Gunsmithing is a trade with a truly distinguished past. The first firearms date back to the 1200s; they were invented in China. This technology eventually made its way to Europe, and Italian craftsmen assembled that continent’s first gun barrels. Now, during the Middle Ages, a professional needed to belong to a guild, which was a group of people with the same occupation. The gunsmithing trade was so new, though, that it didn’t have its own guild for a long time. Therefore, gunsmiths started to join blacksmiths’ guilds.
In medieval times, many national governments maintained large storehouses of weapons, and gunsmiths often labored near those sites. An example would be Italy’s arsenal in the northern city of Brescia. Then, as the general public gradually became aware of the work that gunsmiths were doing, the trade gained recognition as a distinct career. Thus, around the mid-1400s, gunsmith guilds began to form. Among the first of those groups was one that originated in Suhl, Germany, in 1463.
Of course, being a gunsmith in those years demanded tremendous patience and knowledge. Indeed, making guns meant being proficient in several trades, woodworking and metalworking among them. It frequently took as long as 400 hours to produce a single gun, and apprentice gunsmiths toiled for many years before striking out on their own.
When it came to gun production, England lagged behind many other countries well into the 1500s. To rectify that situation, King Henry VIII began to ask leading gunsmiths from across the continent to live and work in London, and many of them eagerly accepted the invitation. Thus, gunsmiths such as Belgium’s Peter Van Collen opened shops near the Tower of London, the site of Britain’s royal stockpile of weapons, and they began to train British citizens in their craft.
Naturally, it wasn’t long before this trade began to blossom in North America. Colonial gunsmiths mostly made rifles; the majority of handguns came from Great Britain. Those American craftsmen developed a unique firearm: the long rifle, which was also known as the Kentucky rifle and the Pennsylvania rifle. It featured an elongated barrel, which made it easier to shoot fast-moving prey from considerable distances. Plus, it was an economical weapon in that it used less blackpowder than traditional rifles. Unsurprisingly, it was a hit throughout the colonies.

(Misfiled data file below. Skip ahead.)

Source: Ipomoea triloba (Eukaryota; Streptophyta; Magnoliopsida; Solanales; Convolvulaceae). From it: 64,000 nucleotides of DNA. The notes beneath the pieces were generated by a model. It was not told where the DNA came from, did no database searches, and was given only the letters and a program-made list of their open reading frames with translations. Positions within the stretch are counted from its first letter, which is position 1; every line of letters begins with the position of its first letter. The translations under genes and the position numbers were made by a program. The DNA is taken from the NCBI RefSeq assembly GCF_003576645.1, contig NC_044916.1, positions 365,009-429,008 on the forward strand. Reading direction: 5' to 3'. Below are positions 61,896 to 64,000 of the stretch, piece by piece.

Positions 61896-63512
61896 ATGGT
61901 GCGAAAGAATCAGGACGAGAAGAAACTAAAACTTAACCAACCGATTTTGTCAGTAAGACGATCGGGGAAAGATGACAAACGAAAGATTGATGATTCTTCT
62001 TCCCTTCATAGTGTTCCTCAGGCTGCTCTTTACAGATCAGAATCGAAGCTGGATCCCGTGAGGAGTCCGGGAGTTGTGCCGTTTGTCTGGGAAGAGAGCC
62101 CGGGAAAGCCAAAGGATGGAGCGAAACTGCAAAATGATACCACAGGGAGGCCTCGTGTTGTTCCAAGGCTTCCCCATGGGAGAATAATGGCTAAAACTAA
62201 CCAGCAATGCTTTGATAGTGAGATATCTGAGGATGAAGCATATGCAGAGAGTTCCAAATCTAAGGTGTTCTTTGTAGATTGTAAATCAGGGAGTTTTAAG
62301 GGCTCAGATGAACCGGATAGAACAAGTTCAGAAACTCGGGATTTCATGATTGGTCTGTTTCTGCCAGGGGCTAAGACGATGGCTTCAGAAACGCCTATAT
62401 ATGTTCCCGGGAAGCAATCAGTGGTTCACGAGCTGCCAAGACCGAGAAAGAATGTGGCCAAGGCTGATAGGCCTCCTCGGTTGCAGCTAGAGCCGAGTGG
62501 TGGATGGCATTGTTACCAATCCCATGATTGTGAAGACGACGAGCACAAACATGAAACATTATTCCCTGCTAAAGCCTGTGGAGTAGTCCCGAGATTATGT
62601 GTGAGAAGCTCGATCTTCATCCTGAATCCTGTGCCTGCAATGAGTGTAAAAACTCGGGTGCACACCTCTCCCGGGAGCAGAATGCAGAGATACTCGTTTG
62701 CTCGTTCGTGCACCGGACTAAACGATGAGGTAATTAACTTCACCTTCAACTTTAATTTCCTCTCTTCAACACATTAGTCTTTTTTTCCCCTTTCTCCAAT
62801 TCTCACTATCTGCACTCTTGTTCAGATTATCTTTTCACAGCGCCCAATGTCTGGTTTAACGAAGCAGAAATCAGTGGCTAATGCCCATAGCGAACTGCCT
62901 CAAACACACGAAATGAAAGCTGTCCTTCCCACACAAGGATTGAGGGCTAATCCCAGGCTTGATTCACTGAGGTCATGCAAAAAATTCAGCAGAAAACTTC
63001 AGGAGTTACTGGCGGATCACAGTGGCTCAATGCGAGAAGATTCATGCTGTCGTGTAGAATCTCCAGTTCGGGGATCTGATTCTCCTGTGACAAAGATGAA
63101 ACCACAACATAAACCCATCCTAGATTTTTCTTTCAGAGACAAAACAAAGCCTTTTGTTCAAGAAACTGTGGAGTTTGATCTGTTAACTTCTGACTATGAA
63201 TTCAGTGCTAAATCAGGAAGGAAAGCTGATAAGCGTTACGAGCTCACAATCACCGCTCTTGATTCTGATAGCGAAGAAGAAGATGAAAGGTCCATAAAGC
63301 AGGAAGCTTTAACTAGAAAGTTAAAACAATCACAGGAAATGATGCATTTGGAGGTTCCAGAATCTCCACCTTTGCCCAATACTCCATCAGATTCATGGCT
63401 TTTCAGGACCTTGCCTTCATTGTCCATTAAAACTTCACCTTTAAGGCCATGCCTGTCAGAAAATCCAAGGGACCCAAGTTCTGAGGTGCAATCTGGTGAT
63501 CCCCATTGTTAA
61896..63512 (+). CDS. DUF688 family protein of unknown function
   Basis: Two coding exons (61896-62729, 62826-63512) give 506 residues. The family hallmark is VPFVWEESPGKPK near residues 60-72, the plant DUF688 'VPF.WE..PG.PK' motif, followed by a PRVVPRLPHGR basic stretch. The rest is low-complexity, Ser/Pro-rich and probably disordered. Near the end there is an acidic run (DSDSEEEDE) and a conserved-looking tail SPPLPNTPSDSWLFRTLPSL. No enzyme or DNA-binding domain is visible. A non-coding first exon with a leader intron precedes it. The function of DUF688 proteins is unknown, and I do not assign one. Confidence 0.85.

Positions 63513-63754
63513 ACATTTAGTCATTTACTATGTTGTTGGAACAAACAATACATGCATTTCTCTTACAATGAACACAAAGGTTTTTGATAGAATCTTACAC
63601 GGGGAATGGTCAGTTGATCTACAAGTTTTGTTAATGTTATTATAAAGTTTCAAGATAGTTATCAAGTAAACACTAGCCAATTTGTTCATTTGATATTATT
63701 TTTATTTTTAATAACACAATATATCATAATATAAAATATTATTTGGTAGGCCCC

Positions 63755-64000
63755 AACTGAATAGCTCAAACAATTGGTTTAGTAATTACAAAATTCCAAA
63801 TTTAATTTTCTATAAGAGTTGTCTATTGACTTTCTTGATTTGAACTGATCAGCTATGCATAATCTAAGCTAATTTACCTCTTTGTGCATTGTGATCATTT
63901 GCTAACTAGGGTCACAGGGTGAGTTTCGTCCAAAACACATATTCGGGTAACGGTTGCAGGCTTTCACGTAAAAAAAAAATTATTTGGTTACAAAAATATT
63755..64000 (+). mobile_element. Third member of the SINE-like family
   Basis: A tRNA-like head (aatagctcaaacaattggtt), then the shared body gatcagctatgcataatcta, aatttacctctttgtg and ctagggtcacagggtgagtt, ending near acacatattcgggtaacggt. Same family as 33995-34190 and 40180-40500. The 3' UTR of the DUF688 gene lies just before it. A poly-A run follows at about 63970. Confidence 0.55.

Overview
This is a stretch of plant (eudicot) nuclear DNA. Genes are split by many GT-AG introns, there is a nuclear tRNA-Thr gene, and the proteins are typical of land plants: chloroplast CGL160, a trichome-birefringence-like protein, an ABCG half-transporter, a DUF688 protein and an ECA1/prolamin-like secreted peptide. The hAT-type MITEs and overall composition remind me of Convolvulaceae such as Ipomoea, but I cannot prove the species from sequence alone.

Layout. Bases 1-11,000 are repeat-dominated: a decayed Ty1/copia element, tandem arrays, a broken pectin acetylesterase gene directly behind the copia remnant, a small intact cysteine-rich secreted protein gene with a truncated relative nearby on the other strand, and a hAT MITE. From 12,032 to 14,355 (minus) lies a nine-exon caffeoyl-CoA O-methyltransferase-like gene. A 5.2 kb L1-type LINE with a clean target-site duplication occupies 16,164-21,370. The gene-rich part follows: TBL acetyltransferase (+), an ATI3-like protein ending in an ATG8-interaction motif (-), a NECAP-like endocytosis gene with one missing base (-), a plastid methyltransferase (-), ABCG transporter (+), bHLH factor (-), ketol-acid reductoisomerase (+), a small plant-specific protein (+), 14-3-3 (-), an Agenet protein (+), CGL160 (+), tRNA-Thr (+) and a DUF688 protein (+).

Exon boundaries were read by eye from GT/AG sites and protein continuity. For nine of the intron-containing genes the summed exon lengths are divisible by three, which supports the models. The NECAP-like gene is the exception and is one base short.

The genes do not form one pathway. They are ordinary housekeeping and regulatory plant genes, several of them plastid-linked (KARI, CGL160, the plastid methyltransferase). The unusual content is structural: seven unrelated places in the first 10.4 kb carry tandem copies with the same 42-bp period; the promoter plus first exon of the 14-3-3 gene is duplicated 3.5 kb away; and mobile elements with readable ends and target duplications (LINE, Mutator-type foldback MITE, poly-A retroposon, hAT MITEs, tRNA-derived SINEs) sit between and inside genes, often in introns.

Of course, American forces would soon win independence for their nation, and pioneers began to cross the vast continent in search of new places to live and farm. Gunsmiths were often called upon to furnish such brave families with guns and ammunition, and many of those professionals would also make money by repairing a wide range of items ― clocks, for example. Due to the high demand for gun production and repair, the industry flourished throughout the 1800s. Then, when the Confederacy seceded and the Civil War began, the Northern and Southern governments suddenly needed a great many rifles, and manufactures were swamped with orders.
The late 1800s and the 1900s saw a vast array of innovations in gun production. For example, automatic handguns began to appear in the 1890s, and the Browning Automatic Rifle premiered in 1918. Further, the Glock pistol, which was the first successful gun to be partially made of plastic, debuted in 1982. However, even as firearm manufacturing moved from small shops to large factories, gun enthusiasts still sought handmade and personalized weapons. For that reason, many gunsmiths who owned their own businesses ― people like Emil Koshollek and Alvin Linden ― prospered. In fact, such individuals continue to thrive, and many of them rely on respected institutions like the Colorado School of Trades for the latest gunsmith-related news and information.